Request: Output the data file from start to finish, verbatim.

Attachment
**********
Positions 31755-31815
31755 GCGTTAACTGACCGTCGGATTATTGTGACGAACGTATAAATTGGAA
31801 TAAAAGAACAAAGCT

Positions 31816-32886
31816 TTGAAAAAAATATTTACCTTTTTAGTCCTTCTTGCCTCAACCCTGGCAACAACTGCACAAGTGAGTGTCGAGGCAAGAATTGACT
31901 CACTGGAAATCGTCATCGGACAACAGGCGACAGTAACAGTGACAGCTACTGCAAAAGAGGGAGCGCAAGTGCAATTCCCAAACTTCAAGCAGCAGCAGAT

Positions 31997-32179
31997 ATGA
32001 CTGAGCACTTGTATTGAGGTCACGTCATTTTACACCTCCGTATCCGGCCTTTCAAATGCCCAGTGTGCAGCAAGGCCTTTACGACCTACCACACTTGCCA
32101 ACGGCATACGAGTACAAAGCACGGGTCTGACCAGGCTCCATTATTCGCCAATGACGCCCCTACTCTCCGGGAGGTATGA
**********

Positions 31755-31815
31755 GCGTTAACTGACCGTCGGATTATTGTGACGAACGTATAAATTGGAA
31801 TAAAAGAACAAAGCT

Positions 31816-32886
31816 TTGAAAAAAATATTTACCTTTTTAGTCCTTCTTGCCTCAACCCTGGCAACAACTGCACAAGTGAGTGTCGAGGCAAGAATTGACT
31901 CACTGGAAATCGTCATCGGACAACAGGCGACAGTAACAGTGACAGCTACTGCAAAAGAGGGAGCGCAAGTGCAATTCCCAAACTTCAAGCAGCAGCAGAT

Positions 31997-32179
31997 ATGA
32001 CTGAGCACTTGTATTGAGGTCACGTCATTTTACACCTCCGTATCCGGCCTTTCAAATGCCCAGTGTGCAGCAAGGCCTTTACGACCTACCACACTTGCCA
32101 ACGGCATACGAGTACAAAGCACGGGTCTGACCAGGCTCCATTATTCGCCAATGACGCCCCTACTCTCCGGGAGGTATGA